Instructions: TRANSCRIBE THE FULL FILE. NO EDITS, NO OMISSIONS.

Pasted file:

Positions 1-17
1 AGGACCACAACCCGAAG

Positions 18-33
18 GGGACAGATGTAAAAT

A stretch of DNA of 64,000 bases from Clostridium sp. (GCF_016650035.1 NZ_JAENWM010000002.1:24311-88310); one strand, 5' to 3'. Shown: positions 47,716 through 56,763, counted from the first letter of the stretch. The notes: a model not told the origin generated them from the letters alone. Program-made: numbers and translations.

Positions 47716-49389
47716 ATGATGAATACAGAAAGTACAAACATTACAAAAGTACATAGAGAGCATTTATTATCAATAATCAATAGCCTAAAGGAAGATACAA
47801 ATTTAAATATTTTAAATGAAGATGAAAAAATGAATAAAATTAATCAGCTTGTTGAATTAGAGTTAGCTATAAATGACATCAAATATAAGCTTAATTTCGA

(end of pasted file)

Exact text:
Positions 1-17
1 AGGACCACAACCCGAAG

Positions 18-33
18 GGGACAGATGTAAAAT

A stretch of DNA of 64,000 bases from Clostridium sp. (GCF_016650035.1 NZ_JAENWM010000002.1:24311-88310); one strand, 5' to 3'. Shown: positions 47,716 through 56,763, counted from the first letter of the stretch. The notes: a model not told the origin generated them from the letters alone. Program-made: numbers and translations.

Positions 47716-49389
47716 ATGATGAATACAGAAAGTACAAACATTACAAAAGTACATAGAGAGCATTTATTATCAATAATCAATAGCCTAAAGGAAGATACAA
47801 ATTTAAATATTTTAAATGAAGATGAAAAAATGAATAAAATTAATCAGCTTGTTGAATTAGAGTTAGCTATAAATGACATCAAATATAAGCTTAATTTCGA